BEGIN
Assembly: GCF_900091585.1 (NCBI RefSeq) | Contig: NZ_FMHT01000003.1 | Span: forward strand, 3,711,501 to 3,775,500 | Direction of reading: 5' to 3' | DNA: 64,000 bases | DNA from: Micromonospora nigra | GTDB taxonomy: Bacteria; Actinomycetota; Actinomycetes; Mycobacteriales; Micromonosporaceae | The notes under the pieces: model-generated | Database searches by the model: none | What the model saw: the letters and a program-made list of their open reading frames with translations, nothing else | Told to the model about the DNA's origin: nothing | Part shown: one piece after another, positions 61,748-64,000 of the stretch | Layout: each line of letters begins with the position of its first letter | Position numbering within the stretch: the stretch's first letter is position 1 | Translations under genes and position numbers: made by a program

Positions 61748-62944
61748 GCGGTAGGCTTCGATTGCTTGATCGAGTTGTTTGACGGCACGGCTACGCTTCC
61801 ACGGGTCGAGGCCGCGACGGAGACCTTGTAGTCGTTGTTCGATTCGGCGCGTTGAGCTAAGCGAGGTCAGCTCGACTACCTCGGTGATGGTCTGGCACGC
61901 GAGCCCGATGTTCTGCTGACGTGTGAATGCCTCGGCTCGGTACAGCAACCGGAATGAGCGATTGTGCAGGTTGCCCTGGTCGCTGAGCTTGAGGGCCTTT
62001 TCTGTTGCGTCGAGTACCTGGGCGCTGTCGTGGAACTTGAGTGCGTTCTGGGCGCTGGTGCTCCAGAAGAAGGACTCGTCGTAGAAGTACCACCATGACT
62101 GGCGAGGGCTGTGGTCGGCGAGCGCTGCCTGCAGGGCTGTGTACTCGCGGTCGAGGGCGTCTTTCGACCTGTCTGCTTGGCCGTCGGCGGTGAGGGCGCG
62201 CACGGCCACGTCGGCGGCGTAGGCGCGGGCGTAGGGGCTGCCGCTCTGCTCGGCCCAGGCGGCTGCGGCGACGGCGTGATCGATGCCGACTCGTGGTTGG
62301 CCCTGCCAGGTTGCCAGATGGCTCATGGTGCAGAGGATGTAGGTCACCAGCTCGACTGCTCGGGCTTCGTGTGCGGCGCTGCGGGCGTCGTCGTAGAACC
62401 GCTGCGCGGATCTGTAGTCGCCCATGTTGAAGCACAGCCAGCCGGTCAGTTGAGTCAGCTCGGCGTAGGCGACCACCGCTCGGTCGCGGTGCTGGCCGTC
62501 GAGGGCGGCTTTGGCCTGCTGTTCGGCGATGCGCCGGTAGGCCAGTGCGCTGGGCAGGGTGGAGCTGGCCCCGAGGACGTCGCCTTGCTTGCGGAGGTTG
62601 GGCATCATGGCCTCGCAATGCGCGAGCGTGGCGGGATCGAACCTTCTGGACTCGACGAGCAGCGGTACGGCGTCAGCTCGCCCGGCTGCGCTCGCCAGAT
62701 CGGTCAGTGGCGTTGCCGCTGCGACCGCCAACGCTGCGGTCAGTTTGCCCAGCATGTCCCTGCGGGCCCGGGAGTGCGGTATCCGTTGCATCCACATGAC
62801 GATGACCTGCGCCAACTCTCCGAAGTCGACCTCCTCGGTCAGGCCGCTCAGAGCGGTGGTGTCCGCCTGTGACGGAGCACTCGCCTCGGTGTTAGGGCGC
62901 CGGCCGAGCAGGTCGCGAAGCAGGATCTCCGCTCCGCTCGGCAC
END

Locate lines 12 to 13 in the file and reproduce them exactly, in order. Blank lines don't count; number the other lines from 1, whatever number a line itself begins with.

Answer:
62601 GGCATCATGGCCTCGCAATGCGCGAGCGTGGCGGGATCGAACCTTCTGGACTCGACGAGCAGCGGTACGGCGTCAGCTCGCCCGGCTGCGCTCGCCAGAT
62701 CGGTCAGTGGCGTTGCCGCTGCGACCGCCAACGCTGCGGTCAGTTTGCCCAGCATGTCCCTGCGGGCCCGGGAGTGCGGTATCCGTTGCATCCACATGAC